Can a Disc Herniation Heal?

Did you know that there is a certain percentage of the population right now walking around with disc buldges and herniations in their spine and they feel no symptoms at all? Disc herniations are actually much more common than most people think. Most people think that someone with a disc herniation will be bent over in excruciating pain, unable to walk, work, or even stand up straight. However, that isn’t always the case. Chiropractors, physical therapists, and primary care doctors are trying to pass this message along to their patients now more than ever. Do not be afraid of the diagnosis of a disc herniation. You may have the ability to bounce back from such an injury without any surgeries or injections.

What is a disc herniation? A vertebral disc is the cushion between each bone in the back (vertebrae). They help the back move fluidly and also help to absorb daily pressure. The outer ring of the disc is made up of a thick tendon that helps the back with twisting and bending movements. The inner portion of the disc is made of a a softer jelly-like material comprised of mostly water. The more pressure we put on the spine, the higher the chance that the outer tendon will break down. There are two common ways that outer tendon can tear. The first is daily micro trauma. This can occur in people who sit all day at work, bend and lift objects frequently, or work out heavily at the gym. Although the disc is made to handle many of these movements, it can succumb to damage over time. This type of disc herniation is typically unexpected and can seem to happen “out of nowhere.” A person could bend over to pick up a piece of paper and the disc tears due to the previous micro traumas. The other way that the outer tendon of the disc can tear is an acute injury. An acute injury occurs when a force is placed on the back so strong that it tears the tendon immediately. This is more commonly seen in patients following a car accident or other traumas. Whatever the cause may be, the result is usually the same: the outer tendon tears, allowing the jelly-like inside to protrude out from the center. Once it is protruded out, it has the possibility to put pressure on, or “pinch” a nerve. Not all disc herniations protrude out far enough to actually pinch the nerve. In smaller herniations, the inside portion of the disc does not come out far enough to make contact with the nerve. These patients may feel deep achy back pain, but they typically will not have the severe pain commonly seen with other types of herniations.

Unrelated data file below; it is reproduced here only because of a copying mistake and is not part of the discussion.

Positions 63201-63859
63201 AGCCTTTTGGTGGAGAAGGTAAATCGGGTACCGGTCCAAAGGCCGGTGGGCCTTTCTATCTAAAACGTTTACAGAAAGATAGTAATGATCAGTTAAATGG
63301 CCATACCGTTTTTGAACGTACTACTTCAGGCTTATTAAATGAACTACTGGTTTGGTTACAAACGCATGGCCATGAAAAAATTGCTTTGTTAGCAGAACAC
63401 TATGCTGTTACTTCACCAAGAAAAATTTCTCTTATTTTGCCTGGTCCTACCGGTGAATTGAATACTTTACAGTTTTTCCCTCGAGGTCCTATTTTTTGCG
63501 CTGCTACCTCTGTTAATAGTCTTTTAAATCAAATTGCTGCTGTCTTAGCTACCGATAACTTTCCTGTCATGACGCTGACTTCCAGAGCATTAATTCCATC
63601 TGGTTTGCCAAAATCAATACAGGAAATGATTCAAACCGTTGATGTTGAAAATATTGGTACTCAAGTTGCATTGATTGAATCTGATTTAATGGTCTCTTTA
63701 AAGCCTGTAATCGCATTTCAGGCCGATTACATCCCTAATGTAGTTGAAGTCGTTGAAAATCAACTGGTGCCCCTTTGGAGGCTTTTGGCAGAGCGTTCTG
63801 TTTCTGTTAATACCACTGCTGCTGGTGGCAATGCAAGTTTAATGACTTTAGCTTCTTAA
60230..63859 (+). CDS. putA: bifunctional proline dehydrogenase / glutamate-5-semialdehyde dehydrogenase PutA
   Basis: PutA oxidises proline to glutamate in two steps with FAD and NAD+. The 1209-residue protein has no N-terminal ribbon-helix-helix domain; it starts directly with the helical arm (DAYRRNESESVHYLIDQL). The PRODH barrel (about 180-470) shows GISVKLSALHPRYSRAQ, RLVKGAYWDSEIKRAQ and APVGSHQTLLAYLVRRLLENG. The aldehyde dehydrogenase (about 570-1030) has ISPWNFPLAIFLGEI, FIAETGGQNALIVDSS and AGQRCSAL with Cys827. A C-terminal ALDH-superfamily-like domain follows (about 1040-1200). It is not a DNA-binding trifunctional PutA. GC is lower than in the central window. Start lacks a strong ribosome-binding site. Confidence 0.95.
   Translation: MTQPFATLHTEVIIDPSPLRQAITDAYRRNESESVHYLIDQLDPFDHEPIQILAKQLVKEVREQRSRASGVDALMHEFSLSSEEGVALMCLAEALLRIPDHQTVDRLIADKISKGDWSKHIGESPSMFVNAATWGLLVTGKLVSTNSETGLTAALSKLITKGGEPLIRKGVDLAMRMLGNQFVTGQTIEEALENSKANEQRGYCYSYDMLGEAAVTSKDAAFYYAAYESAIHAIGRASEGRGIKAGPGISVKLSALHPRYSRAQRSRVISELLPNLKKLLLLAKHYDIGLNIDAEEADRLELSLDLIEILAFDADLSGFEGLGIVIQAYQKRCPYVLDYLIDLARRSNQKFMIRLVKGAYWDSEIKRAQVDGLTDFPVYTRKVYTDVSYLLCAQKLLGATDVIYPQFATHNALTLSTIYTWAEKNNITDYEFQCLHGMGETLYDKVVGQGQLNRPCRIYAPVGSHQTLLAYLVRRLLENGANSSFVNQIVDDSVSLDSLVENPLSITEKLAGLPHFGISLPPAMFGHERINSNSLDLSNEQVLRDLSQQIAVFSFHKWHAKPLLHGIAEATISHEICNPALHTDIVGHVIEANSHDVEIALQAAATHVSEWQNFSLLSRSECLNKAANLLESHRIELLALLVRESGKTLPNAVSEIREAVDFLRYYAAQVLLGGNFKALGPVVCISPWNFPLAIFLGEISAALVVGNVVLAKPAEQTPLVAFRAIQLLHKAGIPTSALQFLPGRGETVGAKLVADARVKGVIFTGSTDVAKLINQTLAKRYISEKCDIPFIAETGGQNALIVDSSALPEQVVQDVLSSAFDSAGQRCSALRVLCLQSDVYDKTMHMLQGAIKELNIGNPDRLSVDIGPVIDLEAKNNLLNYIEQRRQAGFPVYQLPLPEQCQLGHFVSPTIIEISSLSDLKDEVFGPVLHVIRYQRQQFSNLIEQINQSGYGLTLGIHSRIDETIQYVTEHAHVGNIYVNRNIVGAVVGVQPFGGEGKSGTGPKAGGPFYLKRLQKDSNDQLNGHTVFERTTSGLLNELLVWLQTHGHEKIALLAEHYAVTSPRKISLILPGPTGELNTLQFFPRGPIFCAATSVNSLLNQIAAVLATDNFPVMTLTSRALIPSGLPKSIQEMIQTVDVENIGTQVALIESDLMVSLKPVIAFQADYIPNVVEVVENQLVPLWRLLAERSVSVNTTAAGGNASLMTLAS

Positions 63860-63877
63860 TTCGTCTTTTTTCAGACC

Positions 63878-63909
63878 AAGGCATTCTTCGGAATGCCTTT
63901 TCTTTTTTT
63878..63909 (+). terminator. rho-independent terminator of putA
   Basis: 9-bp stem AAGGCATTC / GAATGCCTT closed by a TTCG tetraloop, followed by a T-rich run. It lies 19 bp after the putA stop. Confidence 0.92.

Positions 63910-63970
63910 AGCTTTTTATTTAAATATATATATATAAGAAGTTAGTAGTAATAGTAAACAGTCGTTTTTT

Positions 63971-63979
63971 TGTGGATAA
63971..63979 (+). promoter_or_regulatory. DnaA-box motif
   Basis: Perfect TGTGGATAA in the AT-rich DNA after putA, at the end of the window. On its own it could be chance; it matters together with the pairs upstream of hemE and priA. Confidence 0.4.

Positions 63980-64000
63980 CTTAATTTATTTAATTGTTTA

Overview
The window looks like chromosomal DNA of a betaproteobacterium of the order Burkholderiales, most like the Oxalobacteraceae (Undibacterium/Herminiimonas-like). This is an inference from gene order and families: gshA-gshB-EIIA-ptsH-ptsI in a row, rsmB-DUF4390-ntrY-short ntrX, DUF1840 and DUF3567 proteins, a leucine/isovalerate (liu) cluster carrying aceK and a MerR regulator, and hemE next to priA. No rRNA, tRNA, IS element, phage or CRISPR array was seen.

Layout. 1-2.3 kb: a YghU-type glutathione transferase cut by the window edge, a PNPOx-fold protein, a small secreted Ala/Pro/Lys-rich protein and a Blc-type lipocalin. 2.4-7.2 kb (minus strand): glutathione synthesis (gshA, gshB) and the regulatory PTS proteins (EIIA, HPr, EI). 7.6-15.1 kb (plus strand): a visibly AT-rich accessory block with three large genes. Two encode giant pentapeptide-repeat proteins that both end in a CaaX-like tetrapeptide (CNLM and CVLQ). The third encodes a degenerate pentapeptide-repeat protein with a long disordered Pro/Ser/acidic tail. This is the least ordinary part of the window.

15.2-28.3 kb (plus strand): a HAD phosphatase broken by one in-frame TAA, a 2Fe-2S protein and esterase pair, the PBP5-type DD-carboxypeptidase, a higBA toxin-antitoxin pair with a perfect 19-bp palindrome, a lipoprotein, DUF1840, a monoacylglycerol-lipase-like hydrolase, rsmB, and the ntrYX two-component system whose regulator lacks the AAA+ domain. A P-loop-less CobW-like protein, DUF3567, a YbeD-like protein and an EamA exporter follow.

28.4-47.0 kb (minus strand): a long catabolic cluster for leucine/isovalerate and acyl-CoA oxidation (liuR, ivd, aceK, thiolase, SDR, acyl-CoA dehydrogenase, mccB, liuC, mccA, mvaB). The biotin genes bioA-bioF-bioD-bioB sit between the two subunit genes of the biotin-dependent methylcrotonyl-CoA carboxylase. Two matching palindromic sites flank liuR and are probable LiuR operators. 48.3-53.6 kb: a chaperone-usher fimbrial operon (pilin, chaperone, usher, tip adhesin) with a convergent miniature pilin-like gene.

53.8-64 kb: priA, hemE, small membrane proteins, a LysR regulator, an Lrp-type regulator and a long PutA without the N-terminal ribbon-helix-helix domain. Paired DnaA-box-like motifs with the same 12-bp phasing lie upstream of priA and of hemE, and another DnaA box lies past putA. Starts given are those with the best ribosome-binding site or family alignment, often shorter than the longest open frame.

Many people wonder, “can a herniation heal itself?” The short answer to that is yes, however, it depends. In more serious cases, the disc herniation will pressing on the nerve causing a sharp shooting pain from either the neck or low back into your arms or legs. From there you will begin to feel a numbness or tingling, almost as if the extremity is asleep. Lastly, weakness occurs. The muscles that the nerve connects to will start to become so weak that it feels as if you cannot use them. In a case like this, more serious treatments are necessary, potentially even surgery. If the patient is only at the point that they feel sharp stabbing pain into the arms our legs, there is still hope. Treatments include chiropractic care and physical therapy. Chiropractic spinal manipulations, combined with deep tissue muscle work, and rehabilitation exercises can help reduce pain and help facilitate recovery. These treatments are aimed at natural pain relief, giving the body time to absorb the herniated disc. In some cases, the jelly-like inside will actually retreat back into the center of the disc. These are the patients that resolve after the injury, but may have flare-ups from time to time.

Healing from a disc herniation is painful, but it is possible. Having patience and discipline to follow a strict care plan that involves chiropractic care, exercise, and avoiding provocative positions are all important. Recovery can take anywhere from 4 weeks to several months. It is important to remember that it is a rehabilitation process, not a quick fix.

If you have any questions about whether or not we can treat your back pain feel free to contact Rochester ChiroTherapy by email, or phone 585-678-1153.